Citation Context ...s used. Thus, quantifying the costs of resources helps in choosing the most appropriate scheme for each scenario. Fusion schemes can share raw data (e.g. measurements) or decisions (e.g. estimations) [30]. In the former case, measurements or features are fused to obtain the global estimate. In the latter case, local estimates at each node are fused to get the global estimate. Fusion can be centralised, decentralised or distributed [28]. In centralised fusion, all nodes send their local information to a fusion centre (FC) via single-hop or multi-hop communications [8]. The decentralised scheme [10] considers various FCs that collect and fuse information from nodes in their neighbourhood. The allocation of nodes to FCs can be static [10] or dynamic [18]. To support topology changes and scalability, dynamic decentralisation (or clustering) is preferred. In distributed fusion [27], each node runs an identical peer-to-peer algorithm to exchange information with other nodes. Flooding [7], consensus [21] and token passing [11] are widely used distributed fusion schemes. In this paper, we analyse the communication and computation costs of five fusion schemes, namely centralised fusion [8], flo... |

10 | Distributed nonlinear estimation for robot localization using weighted consensus.
- Simonetto, Keviczky, et al.
- 2010
(Show Context)
Citation Context ...|k = ∑ i∈Cv k Yik|k, (4) where [ygk|k Y g k|k] is the global posterior and C v k is the set of all viewing nodes (cameras observing the same target) at time k and Nvk = |Cvk |. The global state estimate and corresponding error covariance can be calculated using: xgk|k = Y g k|k −1ygk|k, P g k|k = Y g k|k −1. (5) 3. FUSION SCHEMES We perform decision fusion to combine the posteriors of EIF-based nodes using centralised fusion, flooding, token passing, average consensus and dynamic clustering. This section describes each scheme for target tracking in smart camera networks. In centralised fusion [8, 25], all viewing nodes send their local posteriors (yik|k and Y i k|k) to a FC for computing the global posterior (yFk|k and Y F k|k). Centralised fusion is suitable for small-scale networks as it has high communication cost near the FC. Other drawbacks of centralised fusion are the vulnerability to FC failures and limited robustness to topology changes. In flooding (or dissemination) [29, 13] all viewing nodes broadcast their local posterior (yik|k and Y i k|k) to all or to subsets of nodes (e.g. viewing nodes) in the network. Information can be distributed in a single iteration if the network i... |

6 |
Time-space-sequential distributed particle filtering with low-rate communications.
- Hlinka, Djuric, et al.
- 2009
(Show Context)
Citation Context ...ted [28]. In centralised fusion, all nodes send their local information to a fusion centre (FC) via single-hop or multi-hop communications [8]. The decentralised scheme [10] considers various FCs that collect and fuse information from nodes in their neighbourhood. The allocation of nodes to FCs can be static [10] or dynamic [18]. To support topology changes and scalability, dynamic decentralisation (or clustering) is preferred. In distributed fusion [27], each node runs an identical peer-to-peer algorithm to exchange information with other nodes. Flooding [7], consensus [21] and token passing [11] are widely used distributed fusion schemes. In this paper, we analyse the communication and computation costs of five fusion schemes, namely centralised fusion [8], flooding [7], token passing [11], average consensus [22] and dynamic clustering [18]. We employ the Extended Information Filter (EIF) [19] for all the schemes to perform target tracking in smart camera networks using decision-based fusion. Based on this analysis we discuss which scheme to use based on the communication topology and the available communication and computation resources. The software of the fusion schemes is availab... |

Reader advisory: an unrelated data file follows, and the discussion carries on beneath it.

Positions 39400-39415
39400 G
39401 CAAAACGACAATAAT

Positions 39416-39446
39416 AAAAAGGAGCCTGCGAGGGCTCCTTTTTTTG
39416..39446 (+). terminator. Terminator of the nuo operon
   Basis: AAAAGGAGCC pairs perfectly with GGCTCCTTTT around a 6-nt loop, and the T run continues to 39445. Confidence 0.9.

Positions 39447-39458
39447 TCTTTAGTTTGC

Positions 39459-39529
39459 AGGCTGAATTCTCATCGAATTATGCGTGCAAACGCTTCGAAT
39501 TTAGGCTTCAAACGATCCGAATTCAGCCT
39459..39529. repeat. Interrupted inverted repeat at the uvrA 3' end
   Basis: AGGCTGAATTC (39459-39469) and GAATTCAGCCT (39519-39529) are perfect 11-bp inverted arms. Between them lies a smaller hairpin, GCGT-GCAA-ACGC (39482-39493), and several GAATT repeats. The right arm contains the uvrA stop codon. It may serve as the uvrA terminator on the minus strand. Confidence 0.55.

6 | Information consensus for distributed multi-target tracking.
- Kamal, Farrell, et al.
- 2013
(Show Context)
Citation Context ...or networks and the existing approaches in smart camera networks, respectively; whereas Table 3 compares the communication and computation costs for each fusion scheme. Table 2: Decentralised (DEC) and Distributed (DIS) tracking techniques for smart camera networks. Key. SC: Static Clustering. DC: Dynamic Clustering. TP: Token Passing. CO: Consensus. KF: Kalman Filter. EKF: Extended Kalman Filter. PF: Particle Filter. IF: Information Filter. Reference Fusion type Fusion scheme Filter Data Decision DEC DIS SC DC TP CO [10] X X KF [18] X X EKF [31] X X KF [20] X X PF [27, 26] X X KF [5] X X EKF [14, 15] X X IF [16] X X EIF 4. QUANTIFYING THE COSTS OF FUSION We consider a wireless smart camera network of eight cameras (Figure 1(a)) that have overlapping FOVs and are single-hop neighbours. We use the communication graph shown in Figure 1(b) where error-free communications and no false measurements are assumed. We consider the 50 trajectories shown in Figure 1(c). Each target is tracked using the five approaches presented in Section 3. The target follows the motion model given by [18]: xk = xk−1 + vx,k−1δk + axδ 2 k/2 yk−1 + vy,k−1δk + ayδ 2 k/2 vx,k−1 + axδk vy,k−1 + ayδk δk + , ... |

5 | Information weighted consensus filters and their application in distributed camera networks.
- Kamal, Farrell, et al.
- 2013
(Show Context)